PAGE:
From Numberphile: Dr Tony Padilla’s unique (and low budget) twist on the Buffon’s Needle experiment to learn the true value of Pi.
For a kid-friendly version of this experiment, try throwing food:
Do you have a favorite family activity for celebrating Pi Day? I’d love to hear it!
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[Photo by rdesai.]
The MIT Mathmen got the ball on their own 20-yard line for the last drive of the game. They were down by 2 points, so they needed at least a field goal to win the game.
If quarterback Zeno and his offense advanced the ball halfway to the opposing team’s end zone on each play…
Continue reading A Football Puzzle
[Photo by MontyPython.]
You can get a good argument going in almost any group of people with the infamous Monty Hall problem:
Imagine you are on a TV game show, and the host lets you choose between three closed doors. One of the doors hides a fancy sports car, and if you pick that door, you win the car.
You pick door #1.
The host opens door #3 to reveal a goat. Then he gives you a chance to switch your door for the unopened door #2.
Should you switch?
What if you say you’re going to switch, and then the host offers to give you $5,000 instead of whatever is behind door #2?
Try the game for yourself at the Stay or Switch website.
Continue reading How to Start an Argument: The Monty Hall Problem
July 27th is Alex’s birthday. She shares it with Johann Bernoulli, an irascible mathematician from the late 17th century. This coincidence intrigued her enough that she wrote a research paper on Johann and his mathematical brother, titled “Jeering Jacob and Jealous Johann.”
Of course, to make the alliteration work, she had to mispronounce Johann’s name — but she figured he kinda deserved that. Read the historical tidbits below to find out why one writer said the Bernoulli brothers were “the kind of people who give arrogance a bad name.”*
Continue reading Math History Tidbits: The Battling Bernoullis
Mondays come every week. Bleh! Here are some puzzles I found this weekend, to brighten up your day…
[Update + Forgetful Waiter Puzzle from singingbanana.]
Continue reading Brighten Up Your Monday with Puzzles
Remember the Math Adventurer’s Rule: Figure it out for yourself! Whenever I give a problem in an Alexandria Jones story, I will try to post the answer soon afterward. But don’t peek! If I tell you the answer, you miss out on the fun of solving the puzzle. So if you haven’t worked these problems yet, go back to the original posts. If you’re stuck, read the hints. Then go back and try again. Figure them out for yourself — and then check the answers just to prove that you got them right.
This post offers hints and answers to puzzles from these blog posts:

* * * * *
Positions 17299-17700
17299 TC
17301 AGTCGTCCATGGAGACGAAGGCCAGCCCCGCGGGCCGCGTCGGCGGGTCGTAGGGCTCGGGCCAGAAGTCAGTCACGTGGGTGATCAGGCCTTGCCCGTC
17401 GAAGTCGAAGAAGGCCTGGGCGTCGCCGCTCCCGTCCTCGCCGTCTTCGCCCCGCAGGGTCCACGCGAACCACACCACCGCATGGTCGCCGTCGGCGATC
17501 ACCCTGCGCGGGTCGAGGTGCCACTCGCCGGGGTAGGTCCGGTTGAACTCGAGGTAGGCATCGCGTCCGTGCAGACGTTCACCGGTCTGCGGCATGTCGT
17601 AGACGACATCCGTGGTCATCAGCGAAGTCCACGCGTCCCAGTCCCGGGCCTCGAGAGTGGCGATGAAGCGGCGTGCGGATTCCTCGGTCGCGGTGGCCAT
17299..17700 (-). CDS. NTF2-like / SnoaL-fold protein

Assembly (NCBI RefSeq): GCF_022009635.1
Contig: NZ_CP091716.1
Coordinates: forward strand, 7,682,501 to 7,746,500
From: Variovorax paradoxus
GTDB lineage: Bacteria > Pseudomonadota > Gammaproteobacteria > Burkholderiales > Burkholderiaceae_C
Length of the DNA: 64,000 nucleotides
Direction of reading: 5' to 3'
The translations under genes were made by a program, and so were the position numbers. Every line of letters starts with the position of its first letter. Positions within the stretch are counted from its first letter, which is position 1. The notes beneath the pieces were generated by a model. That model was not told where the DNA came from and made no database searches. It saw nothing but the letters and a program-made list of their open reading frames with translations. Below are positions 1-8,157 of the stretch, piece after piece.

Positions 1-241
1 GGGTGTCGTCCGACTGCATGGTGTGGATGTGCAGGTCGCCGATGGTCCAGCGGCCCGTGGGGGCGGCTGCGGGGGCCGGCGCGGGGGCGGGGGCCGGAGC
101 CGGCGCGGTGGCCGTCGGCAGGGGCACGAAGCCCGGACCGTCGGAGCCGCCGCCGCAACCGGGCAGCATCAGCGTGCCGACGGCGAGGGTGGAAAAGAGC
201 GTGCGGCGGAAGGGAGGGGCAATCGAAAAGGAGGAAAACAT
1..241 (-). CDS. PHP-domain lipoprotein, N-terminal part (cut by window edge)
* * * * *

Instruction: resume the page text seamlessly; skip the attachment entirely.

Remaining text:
Continue reading Probability Issue: Hints and Answers
[Photo by audi_insperation.]
[In The Birthday Surprise, Alex discovered her family was expecting a new member…]
What will the baby look like, Alex wondered. “Dad, is there any way to tell whether the baby will have blue eyes like I do, or brown like the rest of the family?”
Dr. Jones shuffled the papers on his desk and found a blank page. “Over 100 years ago, the Austrian monk Gregor Mendel studied genetics, or how various traits are passed down from one generation to another.” He began to draw a diagram as he talked.
Continue reading Probability and Baby Blues
[Photo by D Sharon Pruitt.]
[July 27th is Alex’s birthday, which she shares with Johann Bernoulli, an irascible mathematician from the late 17th century.]
The guests had gone. Alex and her family sat around the table, sharing the last tidbits of birthday cake and ice cream. Alex smiled at her parents.
“Thanks, Mom and Dad,” she said. “It was a great party.”
Maria Jones, Alex’s mother, leaned back in her chair. “I do have one more surprise for you, Alex. But you will have to share this one with the whole family.”
Leon groaned. “I know what it is: Let’s all pitch in to clean up.”
“That wouldn’t be a surprise,” Alex said.
Continue reading Alexandria Jones and the Birthday Surprise
[Photo by Micah Sittig.]
I used to fill the margins of my math newsletter with quotations and tidbits of math history. Here are some quotes from the July/August 1999 issue on probability, along with a few others I’ve stumbled on while browsing the internet.
No knowledge of probabilities helps us to know what conclusions are true. There is no direct relation between the truth of a proposition and its probability.
— John Maynard Keynes
The 50-50-90 rule: Anytime you have a 50-50 chance of getting something right, there’s a 90% probability you’ll get it wrong.
— Andy Rooney
Continue reading Quotations XXIV: Probability